Elevated CD14++/CD16− monocytes predict cardiovascular events, whereas the percentage of monocytes expressing CD16 is negatively associated with carotid artery intima-media thickness at baseline [22]. However, there is an overlap between these specific subsets when they are defined just by CD14+/CD16+ expression; thus, a clear discrimination and, accordingly, characterization of these subsets is challenging. Moreover, different monocyte subsets seem to have distinct biological functions depending on the clinical or inflammatory context. For instance, CD14++/CD16− monocytes might cause inflammation that damages the fibrous cap of atherosclerotic plaques and might thus be associated with an increased risk of clinical events; CD16-expressing monocytes might play a role in determining the plaque size, possibly even having a protective or reparative rather than plaque-promoting function [22]. Recent studies have shown a substantial heterogeneity of immune infiltrates, raising a key question regarding the functional role of each cellular phenotype recruited to the ischemic brain.
Several biomarkers are associated with the M1/M2 profiles of human monocytes [23][24]. CD80 (B7-1), a costimulatory signal for T cell activation and survival, is mainly expressed on M1 macrophages. By contrast, CD163, the high-affinity scavenger receptor for the hemoglobin–haptoglobin complex, is selectively expressed on M2 monocytes/macrophages, where it participates in clearance of hemoglobin/haptoglobin complexes and tissue protection from oxidative damage [25]. Many anti-inflammatory signals upregulate CD163, while pro-inflammatory signals downregulate its expression [24][26]. Starting from 5–6 days after a stroke in humans, CD163+ cells accumulate in the ischemic brain parenchyma, where they may also paradoxically acquire a pro-inflammatory phenotype [27], as also noted in other pathological contexts [28][29][30]. This highlights the complexity of the correlation between subset phenotypes and functions, underscoring the importance of clarifying the role of specific monocyte subpopulations, beyond the surface expression of CD14 and CD16. In fact, immunomodulatory approaches aimed at targeting specific cell populations represent potential effective treatments for stroke and would significantly benefit from a better understanding of the molecular events underlying stroke-induced inflammation [31]. The occurrence of distinct monocyte subsets has not been fully investigated in ischemic stroke patients, even though monocytes (as well as macrophages) have been recognized as important players of the inflammatory response.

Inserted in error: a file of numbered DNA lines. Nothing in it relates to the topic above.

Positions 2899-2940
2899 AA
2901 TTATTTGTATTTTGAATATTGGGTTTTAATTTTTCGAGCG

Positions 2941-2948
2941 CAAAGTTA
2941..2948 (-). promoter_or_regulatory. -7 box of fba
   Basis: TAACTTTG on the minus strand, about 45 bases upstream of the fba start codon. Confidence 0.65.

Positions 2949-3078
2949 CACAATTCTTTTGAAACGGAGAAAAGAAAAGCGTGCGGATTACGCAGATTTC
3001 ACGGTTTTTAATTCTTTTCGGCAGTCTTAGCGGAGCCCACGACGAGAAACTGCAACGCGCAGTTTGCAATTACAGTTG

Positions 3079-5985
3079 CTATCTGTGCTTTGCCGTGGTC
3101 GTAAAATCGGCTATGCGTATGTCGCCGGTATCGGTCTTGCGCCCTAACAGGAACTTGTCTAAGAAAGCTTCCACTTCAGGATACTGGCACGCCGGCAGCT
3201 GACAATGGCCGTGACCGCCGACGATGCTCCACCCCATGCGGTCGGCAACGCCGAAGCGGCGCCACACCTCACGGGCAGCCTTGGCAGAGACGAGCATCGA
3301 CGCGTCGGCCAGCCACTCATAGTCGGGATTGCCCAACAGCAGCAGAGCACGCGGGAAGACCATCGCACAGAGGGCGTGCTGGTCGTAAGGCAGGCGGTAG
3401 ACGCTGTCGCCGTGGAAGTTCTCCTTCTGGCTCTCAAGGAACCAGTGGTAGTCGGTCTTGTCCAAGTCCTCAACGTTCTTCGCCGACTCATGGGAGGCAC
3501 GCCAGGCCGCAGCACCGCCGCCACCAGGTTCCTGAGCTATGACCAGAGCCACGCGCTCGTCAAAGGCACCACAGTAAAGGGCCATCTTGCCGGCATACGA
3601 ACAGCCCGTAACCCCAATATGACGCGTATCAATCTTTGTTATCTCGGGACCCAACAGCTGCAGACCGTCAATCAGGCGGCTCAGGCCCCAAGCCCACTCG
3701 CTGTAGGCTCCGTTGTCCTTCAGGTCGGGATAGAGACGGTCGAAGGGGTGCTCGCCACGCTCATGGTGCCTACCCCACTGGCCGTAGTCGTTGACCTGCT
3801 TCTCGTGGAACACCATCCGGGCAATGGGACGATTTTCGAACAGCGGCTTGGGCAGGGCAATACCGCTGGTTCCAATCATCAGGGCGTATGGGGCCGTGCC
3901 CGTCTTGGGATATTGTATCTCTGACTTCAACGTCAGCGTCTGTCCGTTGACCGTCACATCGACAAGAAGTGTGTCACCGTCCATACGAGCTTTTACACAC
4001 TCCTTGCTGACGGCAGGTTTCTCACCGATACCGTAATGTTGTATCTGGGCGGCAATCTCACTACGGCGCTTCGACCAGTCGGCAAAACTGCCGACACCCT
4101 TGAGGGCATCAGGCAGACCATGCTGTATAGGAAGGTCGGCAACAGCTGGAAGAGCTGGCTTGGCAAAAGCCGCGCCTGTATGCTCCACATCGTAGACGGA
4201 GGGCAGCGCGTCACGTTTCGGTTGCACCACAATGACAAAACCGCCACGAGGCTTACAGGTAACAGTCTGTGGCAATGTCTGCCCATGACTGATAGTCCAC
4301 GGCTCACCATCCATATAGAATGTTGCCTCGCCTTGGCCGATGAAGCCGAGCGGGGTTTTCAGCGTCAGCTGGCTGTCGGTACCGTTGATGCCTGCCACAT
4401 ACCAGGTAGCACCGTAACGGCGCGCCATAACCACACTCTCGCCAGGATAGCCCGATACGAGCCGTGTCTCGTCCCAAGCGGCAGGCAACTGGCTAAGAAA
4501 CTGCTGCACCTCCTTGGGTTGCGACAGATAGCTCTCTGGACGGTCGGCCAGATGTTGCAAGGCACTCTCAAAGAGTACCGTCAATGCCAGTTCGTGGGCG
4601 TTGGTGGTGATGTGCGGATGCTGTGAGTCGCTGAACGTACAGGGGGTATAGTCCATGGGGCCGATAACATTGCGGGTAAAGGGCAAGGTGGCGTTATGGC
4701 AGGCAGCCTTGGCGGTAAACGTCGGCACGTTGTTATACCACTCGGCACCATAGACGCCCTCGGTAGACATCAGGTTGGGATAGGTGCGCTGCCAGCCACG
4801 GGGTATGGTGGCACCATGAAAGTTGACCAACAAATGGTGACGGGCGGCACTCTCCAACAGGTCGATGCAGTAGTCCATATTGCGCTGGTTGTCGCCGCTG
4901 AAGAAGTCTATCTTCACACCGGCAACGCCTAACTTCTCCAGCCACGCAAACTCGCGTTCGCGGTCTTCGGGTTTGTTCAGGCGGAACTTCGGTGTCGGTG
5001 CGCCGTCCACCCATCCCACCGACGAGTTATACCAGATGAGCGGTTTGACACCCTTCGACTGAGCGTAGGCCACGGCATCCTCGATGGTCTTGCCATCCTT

2. CD163 and CD80 Expression in Peripheral Blood Monocytes

An increased percentage of CD163+/CD16+ and CD163+/CD14++ events was found 24 and 48 h after an ischemic stroke when compared to control subjects (CT) (Figure 1a,b). The percentage of CD16+ cells expressing CD163 (median = 16.01%, IQR = 14.05–18.12) was higher (p < 0.01) than the percentage of CD14++ cells expressing this surface molecule (median = 12.46%, IQR = 11.88–14.63) 24 h after stroke, but not at a later time-point (i.e., 48 h after the insult). Thus, elevation of CD163 expression is more pronounced in CD16+ non-classical and intermediate monocytes at least in the acute phase. Conversely, the percentage of CD80+/CD16+ events was unaffected after stroke (Figure 2a), whereas the percentage of CD80+/CD14++ events was significantly increased 24 h after the insult as compared to CT (Figure 2b).